Quick links from the past week of experiments in the World Wide Lab
The best way to learn is to experiment and fail, says Michael Dell. The idea that failure is a necessary part of success is a common idea, but that doesn't mean it's easy or accepted. I like his thought, though:
I think the best learning comes from actually doing things and experimenting, and failing quickly, and small experiments. It's certainly how our company got started. ... It's not always easy and doesn't always work, but that's how the system works.
In Food experiments: Sharing recipes online brings new flavors, the author shares one person's journey into vegetarian cooking. Trying new recipes, and variations within them, is a tried-and-true platform for experimenting. Two cases I've come across are not having the right ingredients, and accidents, such as adding the wrong thing or cooking too long.
Experiment: Turning Blogs Into A Kindle Book covers a very clever experiment where the author "took about 100 of my blog posts, bundled them as a PDF, and submitted them to the Kindle Store." He charged $2.99 (a price break point where Amazon's take drops from 70% to 30%). I very much like the idea of using platforms like the Kindle store to do quick experiments like this. The pattern is come up with something relatively easy to test, decide what you'll test, put it up, and learn from the results. It's too early for results, but what do you think about it? Have you tried anything similar?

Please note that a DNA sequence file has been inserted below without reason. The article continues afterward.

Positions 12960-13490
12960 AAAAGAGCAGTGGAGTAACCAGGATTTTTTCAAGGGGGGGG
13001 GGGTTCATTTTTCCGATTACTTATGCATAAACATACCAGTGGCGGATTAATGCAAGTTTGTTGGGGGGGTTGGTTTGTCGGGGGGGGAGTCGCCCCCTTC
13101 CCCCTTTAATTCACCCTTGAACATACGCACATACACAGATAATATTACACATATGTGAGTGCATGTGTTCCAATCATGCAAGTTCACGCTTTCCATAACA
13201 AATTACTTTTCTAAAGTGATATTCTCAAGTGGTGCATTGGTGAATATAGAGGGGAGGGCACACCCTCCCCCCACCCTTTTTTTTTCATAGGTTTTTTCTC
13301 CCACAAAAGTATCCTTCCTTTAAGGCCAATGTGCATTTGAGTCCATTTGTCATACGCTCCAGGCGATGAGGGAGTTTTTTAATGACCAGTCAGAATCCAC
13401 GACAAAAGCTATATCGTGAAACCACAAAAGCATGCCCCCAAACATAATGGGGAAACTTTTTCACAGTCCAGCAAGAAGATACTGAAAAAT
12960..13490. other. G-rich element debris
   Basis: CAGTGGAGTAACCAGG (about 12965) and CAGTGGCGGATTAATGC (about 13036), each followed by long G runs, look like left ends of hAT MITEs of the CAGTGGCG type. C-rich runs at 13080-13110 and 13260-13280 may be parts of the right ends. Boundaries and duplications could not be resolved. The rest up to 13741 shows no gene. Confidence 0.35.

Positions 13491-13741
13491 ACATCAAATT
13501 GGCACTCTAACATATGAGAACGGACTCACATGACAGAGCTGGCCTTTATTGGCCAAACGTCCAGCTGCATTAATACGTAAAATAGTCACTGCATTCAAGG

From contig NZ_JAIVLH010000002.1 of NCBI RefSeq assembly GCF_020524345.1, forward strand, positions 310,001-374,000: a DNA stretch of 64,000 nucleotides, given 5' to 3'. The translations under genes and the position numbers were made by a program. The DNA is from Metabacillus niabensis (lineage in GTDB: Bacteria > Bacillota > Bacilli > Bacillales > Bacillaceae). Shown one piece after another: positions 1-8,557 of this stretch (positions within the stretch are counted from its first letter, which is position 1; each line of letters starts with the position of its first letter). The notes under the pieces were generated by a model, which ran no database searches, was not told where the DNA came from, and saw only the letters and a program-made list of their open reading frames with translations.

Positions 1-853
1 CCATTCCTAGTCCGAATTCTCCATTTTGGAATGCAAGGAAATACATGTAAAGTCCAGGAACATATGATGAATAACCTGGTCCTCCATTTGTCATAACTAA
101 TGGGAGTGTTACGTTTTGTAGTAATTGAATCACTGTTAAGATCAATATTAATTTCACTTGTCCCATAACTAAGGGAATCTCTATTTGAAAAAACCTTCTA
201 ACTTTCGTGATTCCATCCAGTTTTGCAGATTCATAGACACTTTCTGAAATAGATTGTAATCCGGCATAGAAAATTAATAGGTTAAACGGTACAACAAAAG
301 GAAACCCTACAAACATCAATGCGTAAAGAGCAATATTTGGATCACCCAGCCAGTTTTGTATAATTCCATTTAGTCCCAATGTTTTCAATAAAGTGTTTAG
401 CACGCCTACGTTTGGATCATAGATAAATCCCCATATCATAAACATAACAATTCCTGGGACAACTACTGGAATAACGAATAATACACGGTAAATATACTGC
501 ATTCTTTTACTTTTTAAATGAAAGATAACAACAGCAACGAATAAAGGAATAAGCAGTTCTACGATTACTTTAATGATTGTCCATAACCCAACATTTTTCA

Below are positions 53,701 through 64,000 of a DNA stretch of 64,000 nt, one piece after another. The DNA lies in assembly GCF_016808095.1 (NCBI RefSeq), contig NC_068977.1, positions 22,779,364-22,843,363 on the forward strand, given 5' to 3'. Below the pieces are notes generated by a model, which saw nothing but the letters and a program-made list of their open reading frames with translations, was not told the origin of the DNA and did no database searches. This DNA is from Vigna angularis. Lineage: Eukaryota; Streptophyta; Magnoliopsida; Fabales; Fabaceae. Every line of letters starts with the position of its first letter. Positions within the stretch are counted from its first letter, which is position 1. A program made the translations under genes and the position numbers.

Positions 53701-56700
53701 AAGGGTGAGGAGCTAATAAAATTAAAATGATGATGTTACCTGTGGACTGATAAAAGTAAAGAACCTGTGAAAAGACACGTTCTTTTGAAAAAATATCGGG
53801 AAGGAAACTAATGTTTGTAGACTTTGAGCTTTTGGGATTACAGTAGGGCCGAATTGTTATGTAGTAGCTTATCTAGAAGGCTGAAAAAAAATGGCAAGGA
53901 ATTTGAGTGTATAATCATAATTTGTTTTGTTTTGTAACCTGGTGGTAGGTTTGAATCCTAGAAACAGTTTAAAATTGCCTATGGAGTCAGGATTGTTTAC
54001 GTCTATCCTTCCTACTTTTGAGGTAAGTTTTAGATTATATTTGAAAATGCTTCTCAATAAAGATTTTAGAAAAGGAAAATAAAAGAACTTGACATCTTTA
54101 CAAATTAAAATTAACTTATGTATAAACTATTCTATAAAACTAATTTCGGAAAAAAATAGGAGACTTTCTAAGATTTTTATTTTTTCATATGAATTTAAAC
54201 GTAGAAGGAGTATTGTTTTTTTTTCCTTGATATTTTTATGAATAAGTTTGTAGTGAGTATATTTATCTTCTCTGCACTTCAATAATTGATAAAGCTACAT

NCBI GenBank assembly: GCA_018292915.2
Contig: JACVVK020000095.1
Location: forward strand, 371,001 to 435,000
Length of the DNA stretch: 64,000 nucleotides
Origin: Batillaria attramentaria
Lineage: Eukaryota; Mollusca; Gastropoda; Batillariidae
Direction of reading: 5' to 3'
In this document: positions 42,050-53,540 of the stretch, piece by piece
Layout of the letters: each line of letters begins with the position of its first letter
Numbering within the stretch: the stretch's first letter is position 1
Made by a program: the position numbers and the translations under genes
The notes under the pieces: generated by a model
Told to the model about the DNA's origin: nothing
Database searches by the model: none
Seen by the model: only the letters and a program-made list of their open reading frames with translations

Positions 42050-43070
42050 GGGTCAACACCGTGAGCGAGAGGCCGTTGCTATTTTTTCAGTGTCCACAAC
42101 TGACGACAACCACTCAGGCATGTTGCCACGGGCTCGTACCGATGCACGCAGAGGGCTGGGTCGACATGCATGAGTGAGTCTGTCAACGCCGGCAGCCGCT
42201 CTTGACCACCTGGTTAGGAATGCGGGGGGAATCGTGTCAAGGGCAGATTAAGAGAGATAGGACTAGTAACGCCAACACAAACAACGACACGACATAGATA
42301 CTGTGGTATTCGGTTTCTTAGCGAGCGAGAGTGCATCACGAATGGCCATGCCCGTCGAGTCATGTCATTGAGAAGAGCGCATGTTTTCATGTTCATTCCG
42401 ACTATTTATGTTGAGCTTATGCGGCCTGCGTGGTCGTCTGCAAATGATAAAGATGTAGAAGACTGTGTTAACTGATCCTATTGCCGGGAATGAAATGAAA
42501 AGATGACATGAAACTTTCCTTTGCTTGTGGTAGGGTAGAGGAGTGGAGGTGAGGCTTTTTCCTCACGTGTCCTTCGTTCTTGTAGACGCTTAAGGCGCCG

Cube Project Is A 97 Square Foot Psychology Experiment describes the idea behind Mike Page's Cube Project at the University of Hertfordshire. The gist:
build a compact home, no bigger than 3x3x3 metres on the inside, in which one person could live a comfortable, modern existence with a minimum impact on the environment
I like that he's studying possible behavioral changes that result. Anyone want to give it a go?
The brief story Demand-based parking fees to start in San Francisco made me wonder about the value of such experiments, when reducing the use of cars in general seems more the point. Small steps, I suppose. What would you experiment with to get people to drive less?
The author of Nuclear experiment is a failure says "The biggest and main problem is that nuclear power is still in the experimental stage." Is nuclear power an experiment? If so, what are we measuring?
In the article Study Looks at 'Forbidden Fruit' Hypothesis we learn about a University of Kentucky study that tested the "forbidden fruit hypothesis:"
"If the circumstances or situation implicitly limit a person's attention to an attractive alternative, that alternative suddenly becomes 'forbidden fruit.'"
The answers supported the forbidden fruit theory: "Those whose attention to look at the attractive picture was controlled answered that they were less satisfied in their relationships and had a more positive outlook on infidelity." How could we use this to structure our environments to dissuade (or support) this behavior?
The author of Social experiment: Know thy neighbor shares the results of his reaching out to get to know people around him. I love personal social experiments like this, and I work to try them regularly. What strikes me is that doing this could be considered a kind of experiment in the first place (I think it is). It speaks to our long-distance and thin social connections, I think. I'm curious: How well do you know your neighbors?
Finally, in the category of "Try something extreme for a year and then write a book about it," Comedy and caveats in new book 'The Great Fitness Experiment' talks about Charlotte Andersen's book, The Great Fitness Experiment: One Year of Trying Everything. Other examples include Battle Hymn of the Tiger Mother and The Year of Living Biblically: One Man's Humble Quest to Follow the Bible as Literally as Possible. What I appreciate about these books is, beyond the fun stories, of course, is the inspiration to try something new, along with experiment ideas. Have you read the book? Any others in this category that you like?